The two principles are:
1. Identify the most impactful areas to work on through customer validation and experimentation, and
2. Influence, align, and execute on that vision fast
Your top priorities

Key takeaways: Customer validation is a team sport

Shared understanding of the customer is the glue that holds a product project together. I use an evidence-based approach to build that shared understanding across my core team and business stakeholders, because I want to avoid egos, emotions, and politics as much as possible. I use the customer evidence to energize and motivate the team– it becomes a banner around which we all rally. 

  • I collaborate with and involve my whole core team directly in developing, executing and learning from customer validation.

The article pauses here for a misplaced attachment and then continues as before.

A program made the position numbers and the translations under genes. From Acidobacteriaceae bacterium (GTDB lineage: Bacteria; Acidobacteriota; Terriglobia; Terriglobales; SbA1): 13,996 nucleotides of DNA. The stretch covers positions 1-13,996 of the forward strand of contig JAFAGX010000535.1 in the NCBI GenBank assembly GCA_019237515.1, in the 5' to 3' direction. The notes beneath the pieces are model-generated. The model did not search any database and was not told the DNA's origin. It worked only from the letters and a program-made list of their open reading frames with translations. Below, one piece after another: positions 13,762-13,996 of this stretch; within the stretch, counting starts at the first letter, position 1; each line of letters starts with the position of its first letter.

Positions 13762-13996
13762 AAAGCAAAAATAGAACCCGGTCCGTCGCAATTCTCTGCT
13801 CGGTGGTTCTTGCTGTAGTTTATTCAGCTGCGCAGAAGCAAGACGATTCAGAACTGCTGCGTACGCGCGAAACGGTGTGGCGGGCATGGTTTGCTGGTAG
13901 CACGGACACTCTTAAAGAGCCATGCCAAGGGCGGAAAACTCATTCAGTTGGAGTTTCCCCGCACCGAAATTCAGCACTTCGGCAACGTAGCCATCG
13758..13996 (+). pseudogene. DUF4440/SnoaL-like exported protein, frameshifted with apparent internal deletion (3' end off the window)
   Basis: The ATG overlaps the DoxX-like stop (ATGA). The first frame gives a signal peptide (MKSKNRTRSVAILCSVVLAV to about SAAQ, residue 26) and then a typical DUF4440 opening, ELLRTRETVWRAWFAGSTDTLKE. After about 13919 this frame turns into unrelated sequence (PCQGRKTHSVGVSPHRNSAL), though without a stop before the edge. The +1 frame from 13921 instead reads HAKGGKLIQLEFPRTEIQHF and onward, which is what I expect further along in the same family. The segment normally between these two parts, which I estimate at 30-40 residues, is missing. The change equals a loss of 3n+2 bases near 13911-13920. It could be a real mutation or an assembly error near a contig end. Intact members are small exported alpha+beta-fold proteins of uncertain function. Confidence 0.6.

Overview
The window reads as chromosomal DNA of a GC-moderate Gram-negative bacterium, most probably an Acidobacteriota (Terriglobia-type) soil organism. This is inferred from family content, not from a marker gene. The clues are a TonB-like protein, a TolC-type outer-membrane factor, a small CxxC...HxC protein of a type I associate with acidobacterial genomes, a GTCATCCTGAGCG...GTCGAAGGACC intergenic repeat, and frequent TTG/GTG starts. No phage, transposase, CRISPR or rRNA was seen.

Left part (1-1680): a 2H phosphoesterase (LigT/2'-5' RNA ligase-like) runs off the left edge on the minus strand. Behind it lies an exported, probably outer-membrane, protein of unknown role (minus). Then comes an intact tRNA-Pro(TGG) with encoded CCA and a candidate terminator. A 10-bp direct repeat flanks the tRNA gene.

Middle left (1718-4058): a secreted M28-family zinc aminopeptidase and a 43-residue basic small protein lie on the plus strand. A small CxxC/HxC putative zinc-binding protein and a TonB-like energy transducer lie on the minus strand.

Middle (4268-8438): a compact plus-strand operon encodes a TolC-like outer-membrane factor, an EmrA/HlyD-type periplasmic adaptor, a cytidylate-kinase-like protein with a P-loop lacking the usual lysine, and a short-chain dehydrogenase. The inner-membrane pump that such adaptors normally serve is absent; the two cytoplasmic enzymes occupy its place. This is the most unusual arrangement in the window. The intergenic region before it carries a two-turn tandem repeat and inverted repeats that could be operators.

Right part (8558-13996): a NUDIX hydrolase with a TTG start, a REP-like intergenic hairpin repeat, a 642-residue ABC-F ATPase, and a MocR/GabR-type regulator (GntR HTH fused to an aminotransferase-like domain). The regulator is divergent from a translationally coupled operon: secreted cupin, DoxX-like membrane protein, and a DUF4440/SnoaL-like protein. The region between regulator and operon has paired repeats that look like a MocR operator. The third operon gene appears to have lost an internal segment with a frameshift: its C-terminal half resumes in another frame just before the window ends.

• With business stakeholders, I share our findings about the customer problem first, then our solution/designs. I ask how what we’ve learned resonates with their experience. I’m not asking for permission, but I am getting them bought-into my vision.
  • I keep us grounded in a customer evidence-based approach.
  • I get alignment within each group and then radiate information outwards. 
  • I’m repeating information across channels and formats to meet people where they are. 

Ask me questions

As always, I’d love to hear from you! Feel free to add your comments, questions, and experiences below or reach out to me directly. Because I believe in the power of user feedback, I’ll continue to iterate on this article’s content based on what you share.

Photo by Vlad Tchompalov on Unsplash

The opinions expressed in this publication are those of the authors. They do not necessarily reflect the opinions or views of UserTesting or its affiliates.